TXT THURSDAY'S CHILD ALBUM
Reviews

TXT Take On A Darker Image With New Mini Album minisode 2: Thursday’s Child”

TOMORROW X TOGETHER are back with not just new music, but a new image. The quintet has just dropped their highly anticipated new mini-album minisode 2: Thursday’s Child. Following the release of last year’s full-length The Chaos Chapter: FIGHT OR ESCAPE, the group taps more into the rock influences they utilized on that previous release.

While they originally debuted with a more cute and playful image back in 2019, TXT has become known for their youthful, exuberate, and emo-inspired side, which is on full display in minisode 1: Blue Hour. With Thursday’s Child, the boys decide to push that softness away for a moment and embrace darker concepts. The first track “Opening Sequence” is a moody hip-hop plea for a past love to come back. It’s a strong opener and is a natural transition for the group into more mature concepts. The song builds nicely, with the bridge introducing those rock elements that escalate in the next track and the album’s lead single “Good Boy Gone Bad.”

As evident from the song title, “Good Boy Gone Bad” sees TXT fully embracing the classic “bad boy” concept. Backed by heavy beats and guitar riffs, the members show off their confidence and charisma. Their performances drip with swagger and plenty of edge. Taehyun and Beomgyu in particular showcase how much their vocals have improved in technique and versatility. One shame is the mixing of Taehyun’s fantastic high note in the last chorus of the song. It’s barely noticeable and it would have been a great addition to the closing if listeners could hear it. While the song is a fun and catchy release, it lacks the “TXT touch” so to speak. While the song is overall executed well, it’s a track that could be released by any other group.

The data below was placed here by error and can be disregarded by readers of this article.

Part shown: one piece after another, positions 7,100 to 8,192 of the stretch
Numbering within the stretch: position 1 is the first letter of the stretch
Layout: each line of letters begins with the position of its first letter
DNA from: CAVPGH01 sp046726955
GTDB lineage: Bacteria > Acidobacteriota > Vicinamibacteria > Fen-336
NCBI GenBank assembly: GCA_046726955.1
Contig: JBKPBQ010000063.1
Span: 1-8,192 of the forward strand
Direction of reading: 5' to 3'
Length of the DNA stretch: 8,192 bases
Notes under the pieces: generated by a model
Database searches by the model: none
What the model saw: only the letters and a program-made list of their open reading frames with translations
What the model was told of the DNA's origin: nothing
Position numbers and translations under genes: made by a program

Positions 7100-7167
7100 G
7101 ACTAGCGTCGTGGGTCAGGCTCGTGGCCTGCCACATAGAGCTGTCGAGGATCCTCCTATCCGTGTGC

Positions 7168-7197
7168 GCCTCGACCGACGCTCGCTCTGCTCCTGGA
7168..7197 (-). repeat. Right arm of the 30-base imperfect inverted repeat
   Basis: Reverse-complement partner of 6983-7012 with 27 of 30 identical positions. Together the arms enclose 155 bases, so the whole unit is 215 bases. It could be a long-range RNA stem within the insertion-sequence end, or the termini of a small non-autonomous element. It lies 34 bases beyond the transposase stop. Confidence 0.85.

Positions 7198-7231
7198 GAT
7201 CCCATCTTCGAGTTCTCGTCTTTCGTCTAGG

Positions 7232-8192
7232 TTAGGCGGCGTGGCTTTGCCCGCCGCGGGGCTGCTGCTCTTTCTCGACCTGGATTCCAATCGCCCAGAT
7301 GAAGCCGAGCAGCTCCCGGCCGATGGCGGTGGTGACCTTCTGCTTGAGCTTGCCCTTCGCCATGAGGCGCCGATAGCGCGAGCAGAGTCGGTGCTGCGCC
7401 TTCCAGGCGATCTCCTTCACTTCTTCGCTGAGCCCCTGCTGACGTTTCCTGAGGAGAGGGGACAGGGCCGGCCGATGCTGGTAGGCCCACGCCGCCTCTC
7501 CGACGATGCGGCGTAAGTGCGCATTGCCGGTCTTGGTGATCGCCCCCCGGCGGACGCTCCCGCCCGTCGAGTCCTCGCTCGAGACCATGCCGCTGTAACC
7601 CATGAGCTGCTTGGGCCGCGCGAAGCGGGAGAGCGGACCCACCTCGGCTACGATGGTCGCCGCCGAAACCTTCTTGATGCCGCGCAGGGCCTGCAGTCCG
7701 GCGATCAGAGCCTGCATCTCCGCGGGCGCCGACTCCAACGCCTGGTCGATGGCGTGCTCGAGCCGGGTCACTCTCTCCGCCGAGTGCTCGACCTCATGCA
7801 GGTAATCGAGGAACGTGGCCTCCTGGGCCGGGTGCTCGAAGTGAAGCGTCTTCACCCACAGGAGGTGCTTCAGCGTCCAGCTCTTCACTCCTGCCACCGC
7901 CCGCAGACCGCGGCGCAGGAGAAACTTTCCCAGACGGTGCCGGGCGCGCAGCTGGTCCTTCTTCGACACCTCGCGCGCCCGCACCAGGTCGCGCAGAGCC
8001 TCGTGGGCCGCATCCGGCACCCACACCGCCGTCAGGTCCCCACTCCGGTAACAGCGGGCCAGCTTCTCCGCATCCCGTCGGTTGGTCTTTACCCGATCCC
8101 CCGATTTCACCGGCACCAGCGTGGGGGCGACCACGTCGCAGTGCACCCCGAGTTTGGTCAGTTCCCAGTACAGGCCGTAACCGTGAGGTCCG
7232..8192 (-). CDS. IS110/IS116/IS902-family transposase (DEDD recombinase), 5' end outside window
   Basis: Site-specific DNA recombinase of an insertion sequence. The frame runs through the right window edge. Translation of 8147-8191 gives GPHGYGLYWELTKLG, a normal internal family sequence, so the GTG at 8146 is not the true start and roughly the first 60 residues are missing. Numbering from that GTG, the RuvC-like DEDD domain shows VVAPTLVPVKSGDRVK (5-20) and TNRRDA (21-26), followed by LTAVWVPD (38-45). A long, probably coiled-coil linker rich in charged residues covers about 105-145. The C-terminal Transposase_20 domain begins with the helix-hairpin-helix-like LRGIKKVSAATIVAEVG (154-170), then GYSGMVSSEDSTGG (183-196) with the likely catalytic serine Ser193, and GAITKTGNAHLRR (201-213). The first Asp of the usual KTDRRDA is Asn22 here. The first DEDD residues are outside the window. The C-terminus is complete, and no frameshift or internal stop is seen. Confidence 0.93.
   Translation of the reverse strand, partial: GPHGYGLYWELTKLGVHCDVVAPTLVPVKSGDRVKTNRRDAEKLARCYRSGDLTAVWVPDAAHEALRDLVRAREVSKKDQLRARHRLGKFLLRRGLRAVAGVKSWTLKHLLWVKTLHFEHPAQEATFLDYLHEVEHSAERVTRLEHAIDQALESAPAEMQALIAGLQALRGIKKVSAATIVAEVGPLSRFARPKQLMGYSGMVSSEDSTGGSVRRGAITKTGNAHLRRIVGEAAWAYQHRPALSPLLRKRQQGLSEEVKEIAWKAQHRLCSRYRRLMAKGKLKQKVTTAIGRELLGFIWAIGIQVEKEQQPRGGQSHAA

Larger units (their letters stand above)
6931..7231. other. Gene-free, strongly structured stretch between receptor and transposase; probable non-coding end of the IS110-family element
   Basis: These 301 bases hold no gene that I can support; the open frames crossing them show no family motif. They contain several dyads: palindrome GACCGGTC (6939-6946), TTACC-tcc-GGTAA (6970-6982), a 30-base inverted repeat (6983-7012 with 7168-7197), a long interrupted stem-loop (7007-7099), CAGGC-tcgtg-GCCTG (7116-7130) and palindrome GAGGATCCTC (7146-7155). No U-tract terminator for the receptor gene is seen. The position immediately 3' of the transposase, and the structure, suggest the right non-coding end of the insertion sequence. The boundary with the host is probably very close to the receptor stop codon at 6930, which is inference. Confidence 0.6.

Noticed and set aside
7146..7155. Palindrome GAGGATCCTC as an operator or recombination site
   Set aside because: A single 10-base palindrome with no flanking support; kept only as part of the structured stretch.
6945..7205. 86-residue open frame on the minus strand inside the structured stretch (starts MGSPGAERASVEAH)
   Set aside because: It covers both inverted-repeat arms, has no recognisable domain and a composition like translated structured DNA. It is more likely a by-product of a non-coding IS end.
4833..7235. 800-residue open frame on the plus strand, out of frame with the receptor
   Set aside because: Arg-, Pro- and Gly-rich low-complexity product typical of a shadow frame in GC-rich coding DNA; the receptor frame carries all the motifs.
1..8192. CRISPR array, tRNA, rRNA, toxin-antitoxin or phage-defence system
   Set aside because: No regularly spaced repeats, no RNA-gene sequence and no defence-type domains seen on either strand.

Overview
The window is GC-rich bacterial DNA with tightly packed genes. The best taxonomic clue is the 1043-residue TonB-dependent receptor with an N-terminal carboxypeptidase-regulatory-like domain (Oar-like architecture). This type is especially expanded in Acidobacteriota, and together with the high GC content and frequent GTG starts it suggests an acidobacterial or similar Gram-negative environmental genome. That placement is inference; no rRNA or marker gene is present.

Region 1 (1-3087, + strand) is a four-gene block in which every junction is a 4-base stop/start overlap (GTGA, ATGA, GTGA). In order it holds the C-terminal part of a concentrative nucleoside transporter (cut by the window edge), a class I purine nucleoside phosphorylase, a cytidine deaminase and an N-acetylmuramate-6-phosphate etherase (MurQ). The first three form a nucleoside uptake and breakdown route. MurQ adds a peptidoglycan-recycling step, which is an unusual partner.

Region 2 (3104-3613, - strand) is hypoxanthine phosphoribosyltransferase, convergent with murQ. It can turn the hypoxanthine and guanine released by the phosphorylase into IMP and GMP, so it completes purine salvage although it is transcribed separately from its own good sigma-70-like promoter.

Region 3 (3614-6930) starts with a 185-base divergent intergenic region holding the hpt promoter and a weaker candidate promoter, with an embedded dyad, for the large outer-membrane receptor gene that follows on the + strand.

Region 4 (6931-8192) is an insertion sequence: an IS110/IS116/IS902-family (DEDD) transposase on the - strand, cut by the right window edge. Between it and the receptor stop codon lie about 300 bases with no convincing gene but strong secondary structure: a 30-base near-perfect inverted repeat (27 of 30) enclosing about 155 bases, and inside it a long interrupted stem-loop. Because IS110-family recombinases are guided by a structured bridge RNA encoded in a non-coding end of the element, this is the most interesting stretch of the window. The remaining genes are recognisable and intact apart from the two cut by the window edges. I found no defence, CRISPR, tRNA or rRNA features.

The mood of the album takes a notable turn with the next song “Trust Fund Baby.” An emotional ballad, the track brings listeners back to what they expect from TXT; unique delivery and unique metaphorical lyrics. The song explores the uncertainties and fears of life one faces in life. It’s an interesting and introspective track, one where the members express how they still face great challenges despite being global stars.

Next up is “Lonely Boy (The tattoo on my ring finger)” which goes back to the darker concept of the first two tracks. It’s a simple track that actually only features members Yeonjun and Huening Kai. Yeonjun shows off his rap skills while Huening Kai showcases his smooth and gentle vocals. There is a fantastic touch put on Yeonjun’s in the second verse, where there is a great little vibrato in his voice at the end of two lines. It’s an excellent touch that adds more flavor to the track.

The album’s closing track “Thursday’s Child Has Far To Go,” whose title is a reference to the nursery rhyme Monday’s Child, is TXT doing what TXT does best. With an upbeat pop track with poetic lyrics. The song explores the unique place where the group finds themselves: not quite at the beginning of their careers, and nowhere near the end. Much like the placement of the day Thursday, neither at the beginning of the week nor quite the weekend, it’s a time where the future is open to plenty of possibilities. It’s a great closing track, one that sees the group performing with their strengths and giving hope and anticipation for their future.

Overall, the album is a solid release, though not the group’s strongest work. While TXT shows that they can take on a more darker and sinister sound, it’s songs like “Thursday’s Child” and to an extent “Trust Fund Baby” where listeners hear what has made TXT stand out. It’s that genuineness that draws people to them and it’s nice to see that they didn’t completely abandon that sound on this record. With that said, TXT is showing an evolution in their sound, and it’ll be interesting to see how they refine it and make it their own.

Featured Image: BigHit Music

 

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